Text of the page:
As a teen and young man, he suffered from intense shyness. He was too afraid to speak to girls. In college he was voted president of his political group but felt very anxious when it came to speaking in public. He then forced himself to speak more often, with the understanding that deliberately and repeatedly pushing himself to do what was uncomfortable would result in his feeling more comfortable and capable at it. As he forced himself to give talks, he reminded himself that the worst that could happen would be far from tragic or the end of his life. In a short time, not only was he over his fear of speaking in public, but he discovered that he was good at doing so and enjoyed it too.

Another well-known example of Al applying his “just do it” approach was his giving himself the task of talking to 100 girls during the month of August. He made one date, and she didn’t show up, but he overcame his fear of talking with females. This practice of “in vivo desensitization” and the practice of vigorous, encouraging, positive and realistic self-talk became a core part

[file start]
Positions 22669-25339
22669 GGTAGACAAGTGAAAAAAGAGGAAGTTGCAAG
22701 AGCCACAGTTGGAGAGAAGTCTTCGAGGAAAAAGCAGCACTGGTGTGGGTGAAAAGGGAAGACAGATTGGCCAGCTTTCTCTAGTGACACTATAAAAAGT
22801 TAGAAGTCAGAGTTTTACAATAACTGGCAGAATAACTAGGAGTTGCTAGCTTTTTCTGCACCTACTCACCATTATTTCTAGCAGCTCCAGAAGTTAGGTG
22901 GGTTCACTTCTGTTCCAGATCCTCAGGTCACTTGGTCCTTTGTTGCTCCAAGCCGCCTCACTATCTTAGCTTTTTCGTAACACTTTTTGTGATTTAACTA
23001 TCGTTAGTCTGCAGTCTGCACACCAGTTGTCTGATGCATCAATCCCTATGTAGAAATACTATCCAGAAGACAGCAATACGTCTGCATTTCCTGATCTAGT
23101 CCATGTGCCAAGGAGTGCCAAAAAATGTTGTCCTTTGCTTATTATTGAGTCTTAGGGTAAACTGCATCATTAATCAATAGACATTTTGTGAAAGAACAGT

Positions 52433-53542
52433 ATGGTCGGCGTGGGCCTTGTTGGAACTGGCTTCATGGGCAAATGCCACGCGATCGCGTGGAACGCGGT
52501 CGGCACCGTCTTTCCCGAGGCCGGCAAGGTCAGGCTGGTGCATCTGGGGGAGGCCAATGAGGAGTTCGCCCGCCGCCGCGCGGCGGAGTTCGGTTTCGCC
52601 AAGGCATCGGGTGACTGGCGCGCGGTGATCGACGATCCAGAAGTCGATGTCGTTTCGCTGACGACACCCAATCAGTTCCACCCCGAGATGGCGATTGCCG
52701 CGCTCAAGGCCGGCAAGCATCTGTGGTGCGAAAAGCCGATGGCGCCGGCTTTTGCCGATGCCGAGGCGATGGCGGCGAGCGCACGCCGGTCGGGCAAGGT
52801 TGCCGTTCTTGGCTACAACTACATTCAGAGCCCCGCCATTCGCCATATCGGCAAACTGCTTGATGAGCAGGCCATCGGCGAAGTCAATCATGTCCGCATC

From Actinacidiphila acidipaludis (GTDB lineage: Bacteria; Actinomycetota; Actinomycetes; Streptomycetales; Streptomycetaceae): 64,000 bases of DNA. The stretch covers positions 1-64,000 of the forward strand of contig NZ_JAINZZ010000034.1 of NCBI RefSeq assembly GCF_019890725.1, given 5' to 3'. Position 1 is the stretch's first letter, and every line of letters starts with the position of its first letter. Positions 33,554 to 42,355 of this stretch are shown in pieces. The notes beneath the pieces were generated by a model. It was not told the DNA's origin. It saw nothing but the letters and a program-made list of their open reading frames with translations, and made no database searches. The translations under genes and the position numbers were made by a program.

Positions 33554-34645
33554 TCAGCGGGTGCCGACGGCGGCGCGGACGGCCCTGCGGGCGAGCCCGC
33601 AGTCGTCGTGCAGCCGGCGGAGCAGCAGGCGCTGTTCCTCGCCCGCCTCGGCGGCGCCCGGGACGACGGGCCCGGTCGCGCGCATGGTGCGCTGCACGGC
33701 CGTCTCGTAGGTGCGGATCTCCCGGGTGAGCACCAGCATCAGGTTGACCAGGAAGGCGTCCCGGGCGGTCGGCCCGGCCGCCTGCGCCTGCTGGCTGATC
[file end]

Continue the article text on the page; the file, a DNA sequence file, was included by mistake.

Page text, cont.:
of REBT.

When Al was about 24, he fell madly in love with a young woman, Karyl, who gave him the on-again, off-again treatment. One evening after she told him she wanted a break, he felt deeply depressed. He went for a midnight walk and had a major epiphany. He realized that it was not the rejection by Karyl that caused his depression but rather his demands and insistence that she should love him as much as he loved her, that she should not reject him and his belief that he could never be happy without her in his life. He realized that it was his attitude, irrational beliefs and absolutistic thinking — not the circumstance of being rejected and without Karyl — that created his despair. Searching for demands — the “shoulds” and “musts” — and strongly disputing them with precision to create healthy rather than debilitating emotional responses to disappointing events, and doing one’s best to eliminate absolutistic thinking are core parts of REBT.